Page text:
Similarly, just because someone has 20 years of experience doing something doesn’t necessarily make him or her an expert. It’s quite possible—and common—for people to have the same experience, 20 years in a row. 

What oftentimes elevates truly great leaders above the rest is their tenacity, their commitment to never give up—and to never stop learning. It’s their ability to persevere through adversity with an open mind, applying the lessons they acquire along the way. 

One such leader whom I’ve always enjoyed listening to and reading about is United States Marine Corps General James Mattis (ret.). Among recent military leaders, Mattis is a legend, particularly if you talk with other U.S. Marines. 

Stories about his selfless, direct style of leadership abound. 

Additionally,

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What Leaders Can Learn From Mr. Olympia

What Leaders Can Learn From Mr. Olympia

Imagine that you’re about to interview for the job of your dreams. Or that you’re about to give a high-stakes presentation. Or take an important test. Or simply focus on getting a few things done in the next hour. 

What are you thinking? What are you telling yourself in your mind? 

If you’re anything like 8-time Mr. Olympia Ronnie Coleman, you’re telling yourself, “Ain’t nothin’ to it but to do it.” 

Coleman is widely considered one of the greatest bodybuilders of all time, which is impressive enough, but what I find compelling is how he talked. In particular, how he

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When Drowning Prevention Meets Business Strategy

When Drowning Prevention Meets Business Strategy

My children love the water. They swim, they splash, they laugh. 

My children, like most children, are fast. They dart, they scurry, they hide. 

Therefore, when my children encounter water, it can be an exhausting experience for my wife and me. We must be vigilant. 

The pool we frequent has lifeguards. But their vigilance will never match mine. 

Unless, of course, we’re talking about

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The Rise of HR … Agility

The Rise of HR … Agility

It’s easy to fall into patterns and comfortable routines. 

Some of those are great. Take, for example, dental hygiene. Or strength training. 

But if our routines too often keep us around the same people, we run the risk of stagnating. It’s even worse if we’re isolated—or insulated, depending on how you look at it—from other ideas. 

That’s one reason why I enjoy professional conferences. Even if you’re around people in a similar area of expertise or interest, you’ll learn a great deal from their different perspectives and experiences. 

Last week, I spent a few days at the annual conference of the Society for Industrial and Organizational Psychology (SIOP) in Anaheim, Calif. And in between all of the

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Leadership to Change the World

Leadership to Change the World

Recently, I did something that changed the world. It might have been an encouraging word, a provocative question, a smile.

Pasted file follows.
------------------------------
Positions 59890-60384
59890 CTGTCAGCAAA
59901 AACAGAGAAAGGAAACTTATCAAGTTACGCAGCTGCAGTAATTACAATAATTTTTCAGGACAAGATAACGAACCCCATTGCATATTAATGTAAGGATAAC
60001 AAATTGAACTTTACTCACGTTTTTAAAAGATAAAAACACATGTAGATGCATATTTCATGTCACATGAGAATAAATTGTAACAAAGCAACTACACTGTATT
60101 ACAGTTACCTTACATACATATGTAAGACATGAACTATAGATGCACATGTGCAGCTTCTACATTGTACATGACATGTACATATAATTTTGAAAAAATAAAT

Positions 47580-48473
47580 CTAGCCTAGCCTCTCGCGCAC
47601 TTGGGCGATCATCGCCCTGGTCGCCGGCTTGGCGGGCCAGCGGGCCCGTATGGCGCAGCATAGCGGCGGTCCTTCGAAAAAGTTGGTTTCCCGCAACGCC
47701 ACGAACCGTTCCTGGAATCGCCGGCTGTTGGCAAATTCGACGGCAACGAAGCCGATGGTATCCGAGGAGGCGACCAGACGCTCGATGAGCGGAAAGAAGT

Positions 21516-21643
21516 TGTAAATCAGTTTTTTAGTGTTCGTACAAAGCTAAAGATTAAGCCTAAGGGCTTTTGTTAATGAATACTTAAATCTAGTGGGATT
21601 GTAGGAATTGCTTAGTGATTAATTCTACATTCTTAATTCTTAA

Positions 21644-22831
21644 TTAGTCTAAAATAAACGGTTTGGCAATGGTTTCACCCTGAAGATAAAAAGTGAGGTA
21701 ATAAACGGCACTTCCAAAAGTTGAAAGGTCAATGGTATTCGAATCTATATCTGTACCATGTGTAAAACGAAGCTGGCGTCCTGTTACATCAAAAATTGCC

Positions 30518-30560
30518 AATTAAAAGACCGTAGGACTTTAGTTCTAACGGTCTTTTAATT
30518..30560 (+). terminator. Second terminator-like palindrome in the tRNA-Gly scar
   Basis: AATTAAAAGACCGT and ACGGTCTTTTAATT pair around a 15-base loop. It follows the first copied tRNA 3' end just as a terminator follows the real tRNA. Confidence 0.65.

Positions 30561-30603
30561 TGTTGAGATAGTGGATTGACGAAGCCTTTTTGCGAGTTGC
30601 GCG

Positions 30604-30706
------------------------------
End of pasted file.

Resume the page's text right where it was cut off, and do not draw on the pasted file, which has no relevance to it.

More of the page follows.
But honestly, I have no idea what it was.

Recently, you did something that changed the world. It might have been an offer to help, an attentive ear, a cup of coffee.

But you, like me, probably don’t know exactly what you did either.

You see, everything we do can either

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Feed Them Radishes! And 3 More Ways to Stifle Change

Feed Them Radishes! And 3 More Ways to Stifle Change

We are creatures of habit. We continually seek—or create—routines. The structures of our days and our weeks give us predictability, and that makes us comfortable. 

None of this is inherently bad. In fact, routines and habits let us free our minds to work on other, more complex problems. If we had to think actively about everything in our day, deliberately evaluating every decision from the time we roll out of bed until we return to the pillow, we’d be overwhelmed. 

What does this have to do with agility, human resources, leadership and change? 

Everything. 

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Employee Motivation: Expectancy Theory

Expectancy theory is one of the most well-known theories of work motivation. It takes a rational approach toward human behavior, assuming that people make conscious decisions among alternatives. In this clip, I explain the basics of expectancy theory and some of the potential implications it has for managers. 

Leadership Lessons from Dancing Guy

Derek Sivers is an interesting guy--entrepreneur, speaker, musician, performer, writer, programmer, and more. I first heard him speak at a music business conference in 2004, when he was running CDBaby, the wildly successful online music store that catered to independent musicians. Sivers made a video a few years ago called "Leadership Lessons from Dancing Guy." I think it's great. As a management professor, I've used it in class numerous times as a great way to spark discussion about leadership, followership, risk taking, creativity, and other related topics.

Check it out below and see what you think.